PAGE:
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Voter info updates needed


The Herald-Dispatch

HUNTINGTON, W.Va. — In an effort to keep the state’s voter registration rolls as up to date as possible, the West Virginia Secretary of State’s Office on Wednesday mailed about 130,000 postcards to registered voters whose addresses have been flagged as outdated.

By updating voter registrations, West Virginia Elections Director Donald Kersey said the West Virginia Secretary of State’s Office is not only complying with the duties outlined in the National Voter Registration Act but is also ensuring the integrity of any election.

“By keeping these lists up to date, we increase the integrity of our election and we decrease the possibility for someone to vote (illegally),” Kersey said.

For those who do receive a postcard, Kersey said it is simply a request for the registered voter to update his or her address. Voters who receive a postcard can update their addresses online at or complete the postage prepaid postcard and place it back in the mail. This will allow county clerks to update voters’ addresses.

Kersey said the roughly 130,000 registered voters represent about 11 percent of the total population of registered voters. He added that by updating the state’s voter registration rolls, the West Virginia Secretary of State’s Office is able to get an accurate picture of voter turnout.

“If you have 1 million registered voters on your rolls but it turns out only 800,000 should be on the rolls, your voter turnout percentage is going to be extremely low compared to the actual turnout,” he said.

Those who will receive postcards in the coming days and weeks were flagged by an outside organization called the Electronic Registration Information Center (ERIC), Kersey said.

ERIC is a nonprofit organization with the sole mission of assisting states to improve the accuracy of America’s voter rolls and increase access to voter registration for all eligible citizens.

ERIC is used by 20 states as well as Washington, D.C., and allows states to input voter data to a secure network. Each state’s data is then cross-referenced with other states in order to identify duplicates or irregularities.

“For example, if you go to the DMV in Kentucky and you register to vote there and don’t tell your county clerk that you just left, you’ll have two active voter registrations in two states,” Kersey said. “That decreases voter turnout, it decreases the integrity of our elections and it provides an opportunity for someone to actually vote in the same elections twice.”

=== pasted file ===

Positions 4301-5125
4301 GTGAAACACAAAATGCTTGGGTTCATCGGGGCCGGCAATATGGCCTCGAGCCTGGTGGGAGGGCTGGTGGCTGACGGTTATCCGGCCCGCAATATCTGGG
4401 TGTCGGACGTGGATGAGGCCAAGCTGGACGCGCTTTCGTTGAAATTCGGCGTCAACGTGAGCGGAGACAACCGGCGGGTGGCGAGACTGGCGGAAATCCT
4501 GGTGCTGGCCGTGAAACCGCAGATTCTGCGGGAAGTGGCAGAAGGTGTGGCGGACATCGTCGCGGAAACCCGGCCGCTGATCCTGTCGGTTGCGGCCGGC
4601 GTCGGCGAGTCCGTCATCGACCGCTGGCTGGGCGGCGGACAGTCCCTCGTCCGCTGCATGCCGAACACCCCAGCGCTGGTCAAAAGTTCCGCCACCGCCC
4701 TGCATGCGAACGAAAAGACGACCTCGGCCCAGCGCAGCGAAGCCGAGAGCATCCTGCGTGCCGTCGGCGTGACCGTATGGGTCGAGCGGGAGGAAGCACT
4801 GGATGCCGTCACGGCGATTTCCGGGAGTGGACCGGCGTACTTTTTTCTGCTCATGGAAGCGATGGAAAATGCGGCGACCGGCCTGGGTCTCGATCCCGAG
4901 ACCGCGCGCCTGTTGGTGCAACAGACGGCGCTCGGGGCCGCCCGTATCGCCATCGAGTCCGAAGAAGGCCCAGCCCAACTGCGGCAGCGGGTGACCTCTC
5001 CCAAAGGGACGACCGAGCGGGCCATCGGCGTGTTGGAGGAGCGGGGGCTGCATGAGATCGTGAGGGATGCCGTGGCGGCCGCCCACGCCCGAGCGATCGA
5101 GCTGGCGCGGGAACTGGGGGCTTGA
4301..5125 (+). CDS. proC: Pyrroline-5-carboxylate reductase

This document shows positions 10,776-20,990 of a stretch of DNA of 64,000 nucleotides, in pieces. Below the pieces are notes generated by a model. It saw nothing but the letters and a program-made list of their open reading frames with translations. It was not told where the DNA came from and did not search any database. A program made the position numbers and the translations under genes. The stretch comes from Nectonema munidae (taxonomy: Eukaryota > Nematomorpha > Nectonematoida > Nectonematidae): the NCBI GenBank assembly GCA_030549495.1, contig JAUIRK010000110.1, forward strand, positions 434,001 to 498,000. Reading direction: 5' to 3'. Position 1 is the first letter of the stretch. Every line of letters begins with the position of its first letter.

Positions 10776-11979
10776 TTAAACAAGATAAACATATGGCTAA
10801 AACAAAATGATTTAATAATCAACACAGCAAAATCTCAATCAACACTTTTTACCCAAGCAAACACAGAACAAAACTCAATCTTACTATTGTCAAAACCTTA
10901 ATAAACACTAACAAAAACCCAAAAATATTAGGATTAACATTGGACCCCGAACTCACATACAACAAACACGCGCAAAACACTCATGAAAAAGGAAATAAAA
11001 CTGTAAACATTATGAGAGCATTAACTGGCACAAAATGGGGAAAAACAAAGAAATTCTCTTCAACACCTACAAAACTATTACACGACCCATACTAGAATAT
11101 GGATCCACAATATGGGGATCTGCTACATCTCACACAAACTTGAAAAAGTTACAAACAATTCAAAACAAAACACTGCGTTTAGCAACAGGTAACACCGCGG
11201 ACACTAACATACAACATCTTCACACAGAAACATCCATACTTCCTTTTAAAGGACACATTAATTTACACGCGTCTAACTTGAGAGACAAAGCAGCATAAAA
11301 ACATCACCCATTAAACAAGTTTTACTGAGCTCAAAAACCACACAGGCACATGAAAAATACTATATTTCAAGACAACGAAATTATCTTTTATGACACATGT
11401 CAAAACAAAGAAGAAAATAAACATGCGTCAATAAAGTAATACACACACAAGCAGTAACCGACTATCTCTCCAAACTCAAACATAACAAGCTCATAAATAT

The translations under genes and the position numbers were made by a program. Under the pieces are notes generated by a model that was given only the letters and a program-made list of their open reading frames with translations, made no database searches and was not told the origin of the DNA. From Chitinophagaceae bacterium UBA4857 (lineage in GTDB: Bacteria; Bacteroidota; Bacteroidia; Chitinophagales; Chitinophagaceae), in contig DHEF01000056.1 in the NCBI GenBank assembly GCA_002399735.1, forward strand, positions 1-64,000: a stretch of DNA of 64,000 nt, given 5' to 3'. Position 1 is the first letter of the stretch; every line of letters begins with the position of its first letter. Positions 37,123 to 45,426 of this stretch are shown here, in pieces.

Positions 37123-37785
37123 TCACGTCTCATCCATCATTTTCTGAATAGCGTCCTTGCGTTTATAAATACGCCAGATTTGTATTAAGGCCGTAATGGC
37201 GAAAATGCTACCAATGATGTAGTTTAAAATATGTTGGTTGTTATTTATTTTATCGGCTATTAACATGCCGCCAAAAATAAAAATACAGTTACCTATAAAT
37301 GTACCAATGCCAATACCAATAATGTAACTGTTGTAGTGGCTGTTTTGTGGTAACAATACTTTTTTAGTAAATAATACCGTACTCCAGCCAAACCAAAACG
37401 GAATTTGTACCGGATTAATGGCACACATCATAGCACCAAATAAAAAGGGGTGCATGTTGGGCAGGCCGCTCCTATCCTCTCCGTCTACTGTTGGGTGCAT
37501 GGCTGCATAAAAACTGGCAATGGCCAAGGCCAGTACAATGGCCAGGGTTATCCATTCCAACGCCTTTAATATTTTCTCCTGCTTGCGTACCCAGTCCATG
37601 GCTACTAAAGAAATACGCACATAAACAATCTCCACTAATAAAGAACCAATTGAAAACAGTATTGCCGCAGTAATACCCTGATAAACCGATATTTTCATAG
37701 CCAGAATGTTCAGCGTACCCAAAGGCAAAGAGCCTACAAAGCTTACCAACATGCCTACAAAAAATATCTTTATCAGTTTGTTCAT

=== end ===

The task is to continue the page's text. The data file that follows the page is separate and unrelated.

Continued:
“This doesn’t mean that they can’t vote; they can still vote. It just means that your time clock has started,” he said.

If voters move to another county or state and do not reply to requests to update their voter registration information, their name still remains on the rolls of the county they previously lived in for the next two federal elections, Kersey said. After that, if the voter does not make any attempt to update his or her registration or vote in a local, state or federal election, the voter is removed from the rolls.

“That’s a long way down the road, so if a voter gets this postcard in two months because of some mixup at the post office or because their forwarding mail took a while, it’s not a problem,” Kersey said. “All they have to do is get online and update, and they’re good to go.”

While there is no deadline, Kersey said he encourages voters to update their registration prior to Sept. 18, which is the deadline to register for the Oct. 7 special election on a proposed bond issue for road improvements in West Virginia.

Voters will decide on a bond measure that would allow for an additional $1.8 billion in funding for proposed road construction and maintenance projects – an initiative proposed by Gov. Jim Justice. He added that the postcards will also not result in the immediate cancellation of any voter registrations unless a voter specifically requests his or her registration to be canceled or a voter confirms he or she has permanently moved out of West Virginia.

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